It is the most tricky moment in a parent’s life when your kid hits another kid. You want to protect the one who is being hit but physical intervention cannot tackle the emotional and physical harm.
1. Console Both Kids
Console the kid who has just gotten hit and explain to them that it was not their fault and they did not deserve to be hit. Intervene right way and separate both the kids. The trick is to help the kid who hit understand why hitting is wrong. Hitting is not a means of expression that is acceptable and so the kid needs to learn other ways of expressing.
Just barring your kid from hitting another will not do the task. It takes guidance and learning. You have to teach your kid patience and understanding about emotions. They must know how their body reacts when in anger or when upset. Self-regulation means moving above impulses and choosing ways of expression without repressing the emotions.
3. Not Fear-Motivated Self-Regulation
The easier way of doing things is scaring your kid to the extent that they know the consequences of ever hitting someone else. But that won’t work over time. The kid will take out that repressed emotion in other ways. Instead you have to be their learning partner in self-regulation. If your kid sees you act out violently, they will learn to do the same. So, ensure that there is no such atmosphere of hitting at your home.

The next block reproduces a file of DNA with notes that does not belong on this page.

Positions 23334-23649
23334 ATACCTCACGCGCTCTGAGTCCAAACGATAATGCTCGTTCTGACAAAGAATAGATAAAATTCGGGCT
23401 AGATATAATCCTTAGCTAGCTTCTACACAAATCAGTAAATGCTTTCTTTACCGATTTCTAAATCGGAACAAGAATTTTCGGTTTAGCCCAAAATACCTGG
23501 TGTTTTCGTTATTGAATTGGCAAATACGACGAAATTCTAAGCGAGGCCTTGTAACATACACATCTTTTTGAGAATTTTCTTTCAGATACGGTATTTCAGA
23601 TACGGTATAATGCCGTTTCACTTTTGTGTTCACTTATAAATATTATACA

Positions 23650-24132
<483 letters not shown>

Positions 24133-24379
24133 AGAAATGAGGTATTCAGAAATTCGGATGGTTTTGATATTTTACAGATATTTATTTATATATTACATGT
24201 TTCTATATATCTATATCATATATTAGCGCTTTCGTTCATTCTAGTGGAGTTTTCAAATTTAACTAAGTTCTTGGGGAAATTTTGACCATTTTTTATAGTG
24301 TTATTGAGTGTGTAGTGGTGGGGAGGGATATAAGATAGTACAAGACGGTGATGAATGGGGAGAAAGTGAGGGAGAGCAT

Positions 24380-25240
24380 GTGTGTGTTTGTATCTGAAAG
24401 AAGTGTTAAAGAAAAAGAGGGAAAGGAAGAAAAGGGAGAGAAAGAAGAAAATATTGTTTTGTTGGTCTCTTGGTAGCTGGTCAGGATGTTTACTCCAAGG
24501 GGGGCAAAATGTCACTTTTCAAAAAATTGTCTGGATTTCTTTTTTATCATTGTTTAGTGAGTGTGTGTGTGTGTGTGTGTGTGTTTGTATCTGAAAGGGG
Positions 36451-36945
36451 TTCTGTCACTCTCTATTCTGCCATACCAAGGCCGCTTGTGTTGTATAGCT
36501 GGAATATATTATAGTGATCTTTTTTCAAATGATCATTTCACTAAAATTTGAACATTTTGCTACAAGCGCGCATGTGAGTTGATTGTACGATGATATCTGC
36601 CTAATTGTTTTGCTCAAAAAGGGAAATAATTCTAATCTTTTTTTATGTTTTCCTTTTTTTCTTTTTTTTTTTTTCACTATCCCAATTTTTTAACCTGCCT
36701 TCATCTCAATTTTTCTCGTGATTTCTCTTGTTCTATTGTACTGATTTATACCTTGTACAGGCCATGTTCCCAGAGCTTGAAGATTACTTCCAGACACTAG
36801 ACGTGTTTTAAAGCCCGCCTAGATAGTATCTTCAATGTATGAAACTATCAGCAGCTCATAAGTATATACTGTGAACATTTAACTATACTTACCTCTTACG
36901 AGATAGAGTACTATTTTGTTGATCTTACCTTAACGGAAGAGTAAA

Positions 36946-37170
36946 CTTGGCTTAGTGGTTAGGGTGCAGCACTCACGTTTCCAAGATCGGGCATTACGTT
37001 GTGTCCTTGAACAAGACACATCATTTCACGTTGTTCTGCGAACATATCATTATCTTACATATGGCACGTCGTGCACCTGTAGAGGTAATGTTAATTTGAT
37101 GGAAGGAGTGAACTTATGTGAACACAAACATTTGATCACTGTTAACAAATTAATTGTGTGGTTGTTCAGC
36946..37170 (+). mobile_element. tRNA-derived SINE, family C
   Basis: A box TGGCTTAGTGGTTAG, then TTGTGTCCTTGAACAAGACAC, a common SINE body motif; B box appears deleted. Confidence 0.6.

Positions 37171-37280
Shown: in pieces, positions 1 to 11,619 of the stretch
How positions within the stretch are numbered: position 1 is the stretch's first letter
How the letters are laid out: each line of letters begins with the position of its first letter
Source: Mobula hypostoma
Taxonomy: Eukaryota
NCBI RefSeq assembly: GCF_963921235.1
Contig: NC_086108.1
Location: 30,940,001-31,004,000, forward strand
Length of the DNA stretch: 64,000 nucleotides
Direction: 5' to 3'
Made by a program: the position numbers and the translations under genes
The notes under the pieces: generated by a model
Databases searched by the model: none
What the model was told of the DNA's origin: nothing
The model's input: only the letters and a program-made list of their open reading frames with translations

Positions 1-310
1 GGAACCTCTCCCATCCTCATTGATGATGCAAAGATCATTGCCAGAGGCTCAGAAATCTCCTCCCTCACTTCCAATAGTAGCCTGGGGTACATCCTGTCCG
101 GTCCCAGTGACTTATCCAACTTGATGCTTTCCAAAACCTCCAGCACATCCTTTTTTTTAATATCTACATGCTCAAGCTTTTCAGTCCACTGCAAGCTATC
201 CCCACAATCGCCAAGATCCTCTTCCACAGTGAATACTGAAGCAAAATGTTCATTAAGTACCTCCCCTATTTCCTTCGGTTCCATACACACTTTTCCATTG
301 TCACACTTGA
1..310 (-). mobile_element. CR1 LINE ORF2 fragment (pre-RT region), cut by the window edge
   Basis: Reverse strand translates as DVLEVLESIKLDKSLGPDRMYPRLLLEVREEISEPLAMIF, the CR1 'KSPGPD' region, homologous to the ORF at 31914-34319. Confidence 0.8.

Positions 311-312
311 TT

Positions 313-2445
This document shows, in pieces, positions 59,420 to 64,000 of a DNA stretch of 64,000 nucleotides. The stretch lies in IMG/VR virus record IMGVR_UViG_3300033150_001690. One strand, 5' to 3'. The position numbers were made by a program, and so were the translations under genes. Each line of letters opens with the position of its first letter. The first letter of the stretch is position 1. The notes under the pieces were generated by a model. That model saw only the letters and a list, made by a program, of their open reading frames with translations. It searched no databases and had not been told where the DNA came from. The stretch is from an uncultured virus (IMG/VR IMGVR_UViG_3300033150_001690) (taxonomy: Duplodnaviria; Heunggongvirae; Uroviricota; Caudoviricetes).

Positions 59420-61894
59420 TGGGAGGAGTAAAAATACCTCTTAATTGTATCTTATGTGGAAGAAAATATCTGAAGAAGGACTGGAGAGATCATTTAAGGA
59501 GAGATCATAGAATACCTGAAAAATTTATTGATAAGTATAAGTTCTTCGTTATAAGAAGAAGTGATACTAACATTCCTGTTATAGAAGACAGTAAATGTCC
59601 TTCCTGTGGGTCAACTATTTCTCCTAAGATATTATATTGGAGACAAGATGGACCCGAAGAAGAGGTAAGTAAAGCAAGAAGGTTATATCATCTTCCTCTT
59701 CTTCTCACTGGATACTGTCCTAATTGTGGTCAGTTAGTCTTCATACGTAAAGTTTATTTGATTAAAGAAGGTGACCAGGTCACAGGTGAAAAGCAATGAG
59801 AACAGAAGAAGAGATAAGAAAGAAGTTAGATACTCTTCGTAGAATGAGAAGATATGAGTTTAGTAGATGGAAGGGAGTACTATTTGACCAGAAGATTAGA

4. Discuss Alternatives
Teach your kid what to do when they are frustrated or angry. They need to know that it is not their feelings that are wrong but their outburst and the method of expression. Tell them to call on you whenever they feel like they are in a situation where they might impulsively hit someone. Don’t be mad if your child does not understand. It takes some time to adjust to things and so, anticipate another hit. Keep your eye on the child and repeat same thing empathetically. Intervene before he hits someone if you can and instead of scolding, talk to him the next time your kid does something.
5. Use Words That Make Them Know You Are Understanding
To the kid that got hit you can say, “I’m sorry you’re hurt. It’s no fun to be hit. I can see you’re upset. It’s natural to be upset and cry if someone hits you. I get upset and cry too. I’m here for you.”
Then to the other kid, you can say “You were so upset they did this to you. I’m so sorry that happened to you. It’s totally natural to feel upset and to express it. I know that’s why you hit your sibling. I get upset sometimes too. I’m here for you.”